On the Books: Emily Jo Scalzo


Our blog’s ongoing “On the Books” series introduces you to writers from our growing list of Fresno State MFA alumni who are getting their first books published. The ninth installment profiles Emily Jo Scalzo. She teaches creative writing and research at Ball State University in Muncie, Indiana, and her writing has appeared in the journals Midwestern Gothic, the Blue Collar Review, Halcyon, Cattails, High Coupe, the HOOT Review, and others.

In a July email interview, MFA communication specialist Jefferson Beavers spoke with Jo about changing your literary direction, writing outside your comfort zone, and discovering fellow Fresno State alumni in surprising places.

When were you in the Fresno State MFA program?

From 2007 to 2010.

What were your first thoughts when you learned that your poetry chapbook, The Politics of Division, would be published?

Pure excitement. Since the chapbook has a lot to do with the exaggerated binary of the American political landscape, and it was accepted shortly after the 2016 election, the timing was perfect. My editor, Lynn Houston, thought so too.

Did parts of your poetry chapbook grow out of your Fresno State MFA thesis manuscript, the novel excerpt Sugar Moon? If yes, what was the process like, taking what was your thesis and making it into something more?

It did not. Sugar Moon is currently on hold while I rethink my direction, including perspective and plot structure.

How did you choose to go in a different direction, with poetry?

One of the last classes I took for my MFA was an amazing Walt Whitman class with Connie Hales, which inspired me to start writing poetry again for the first time in about seven years. In fact, one of the poems in the chapbook, “Postcards to Whitman from Cuba,” was born from that class. I just kept going with poetry. Also, I minored in political science and peace studies as an undergraduate at Purdue University, and I was drawn to that focus in my writing.

How did you land your publishing deal with Five Oaks Press, and what about their work is a good fit for your book?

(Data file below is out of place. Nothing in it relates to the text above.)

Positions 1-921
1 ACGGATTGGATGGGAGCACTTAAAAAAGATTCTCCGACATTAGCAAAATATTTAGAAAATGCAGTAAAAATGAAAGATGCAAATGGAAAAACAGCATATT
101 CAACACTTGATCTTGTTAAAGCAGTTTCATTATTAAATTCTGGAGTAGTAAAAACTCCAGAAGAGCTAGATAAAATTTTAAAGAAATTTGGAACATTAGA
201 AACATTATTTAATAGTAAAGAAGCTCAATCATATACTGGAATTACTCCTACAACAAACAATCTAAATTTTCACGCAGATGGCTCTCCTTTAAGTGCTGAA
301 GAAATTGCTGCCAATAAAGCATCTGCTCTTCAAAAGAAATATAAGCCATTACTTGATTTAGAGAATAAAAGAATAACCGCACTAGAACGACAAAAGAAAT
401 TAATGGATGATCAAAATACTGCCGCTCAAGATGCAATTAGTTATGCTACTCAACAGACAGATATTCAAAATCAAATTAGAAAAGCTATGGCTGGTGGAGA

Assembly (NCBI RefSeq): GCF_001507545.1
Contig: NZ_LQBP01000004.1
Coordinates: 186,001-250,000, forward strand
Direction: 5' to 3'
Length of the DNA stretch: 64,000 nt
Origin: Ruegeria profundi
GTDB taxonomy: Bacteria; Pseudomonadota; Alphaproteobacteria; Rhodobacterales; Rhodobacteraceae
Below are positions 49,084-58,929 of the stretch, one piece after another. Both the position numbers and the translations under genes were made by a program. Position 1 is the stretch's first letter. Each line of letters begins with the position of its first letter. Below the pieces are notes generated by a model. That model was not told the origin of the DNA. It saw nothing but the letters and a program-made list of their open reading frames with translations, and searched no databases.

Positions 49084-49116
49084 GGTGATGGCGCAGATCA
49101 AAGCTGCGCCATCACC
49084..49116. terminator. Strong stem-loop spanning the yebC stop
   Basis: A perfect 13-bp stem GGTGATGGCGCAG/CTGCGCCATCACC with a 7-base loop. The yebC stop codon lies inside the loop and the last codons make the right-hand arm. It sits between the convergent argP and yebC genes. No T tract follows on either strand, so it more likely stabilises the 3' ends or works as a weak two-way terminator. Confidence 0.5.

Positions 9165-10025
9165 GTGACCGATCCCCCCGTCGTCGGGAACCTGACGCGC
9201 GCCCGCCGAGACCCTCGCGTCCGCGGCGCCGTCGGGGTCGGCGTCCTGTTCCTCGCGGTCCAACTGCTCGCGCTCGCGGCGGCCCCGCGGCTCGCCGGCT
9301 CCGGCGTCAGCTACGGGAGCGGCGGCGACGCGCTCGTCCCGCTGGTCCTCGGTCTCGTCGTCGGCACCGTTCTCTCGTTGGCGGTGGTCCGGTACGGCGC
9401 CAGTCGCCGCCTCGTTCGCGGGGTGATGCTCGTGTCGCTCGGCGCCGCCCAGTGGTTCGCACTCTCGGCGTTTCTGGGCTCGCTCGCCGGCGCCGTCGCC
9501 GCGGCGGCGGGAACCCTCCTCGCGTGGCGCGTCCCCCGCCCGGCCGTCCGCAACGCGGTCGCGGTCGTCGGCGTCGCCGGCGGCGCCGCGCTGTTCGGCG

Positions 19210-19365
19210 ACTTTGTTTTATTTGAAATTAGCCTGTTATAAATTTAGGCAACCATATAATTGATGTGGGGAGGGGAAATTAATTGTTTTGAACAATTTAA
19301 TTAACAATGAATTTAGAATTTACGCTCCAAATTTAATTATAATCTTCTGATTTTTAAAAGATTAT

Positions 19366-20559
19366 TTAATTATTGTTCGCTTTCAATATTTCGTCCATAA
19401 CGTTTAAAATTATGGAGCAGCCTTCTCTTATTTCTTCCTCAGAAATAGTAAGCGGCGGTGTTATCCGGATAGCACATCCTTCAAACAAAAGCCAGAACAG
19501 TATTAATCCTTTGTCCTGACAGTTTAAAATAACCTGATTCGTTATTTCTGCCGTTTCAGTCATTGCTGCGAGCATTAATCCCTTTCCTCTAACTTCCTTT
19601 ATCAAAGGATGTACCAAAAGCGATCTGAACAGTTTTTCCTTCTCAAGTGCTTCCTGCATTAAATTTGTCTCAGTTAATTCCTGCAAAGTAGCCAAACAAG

Five Oaks has open reading periods. I initially sent them a chapbook of haiku and tanka-style poetry, which they decided not to take. However, the editor liked my work and encouraged me to submit again at any time. A friend of mine and I challenge each other, so she challenged me to create a chapbook of my sociopolitical poetry. When I did, I accepted Five Oaks’ invitation to submit again.

Five Oaks has a great reputation as a small press, and I’ve been following them for a while. They produce wonderful books, and I really liked the fact that they’re committed to working with authors on submitting for awards. They’re committed to enriching the literary world—in fact, when another small press folded not too long ago, they took on the books that had been accepted, and permitted the authors who had submitted to re-submit to them. They’re fantastic, and I wanted to be a part of that.

One of the best parts of working with them was discovering fellow Fresno State MFA alumna Stacey Balkun was my book designer. Working with her was a pleasure, and the end result is wonderful.

Tell me more about the book cover design process with Stacey. How did the final cover develop?

I didn’t realize I was working with Stacey until the formatting stage. Five Oaks allows the author to design the cover, and it provides free options including stock photos. I spent several days going through several sites and considering what would best match the theme of the book, political division. When I alit on the image of broken glass, I felt it was perfect. I used Photoshop to experiment with different font possibilities and found one I liked. I made a mock-up cover as a sample.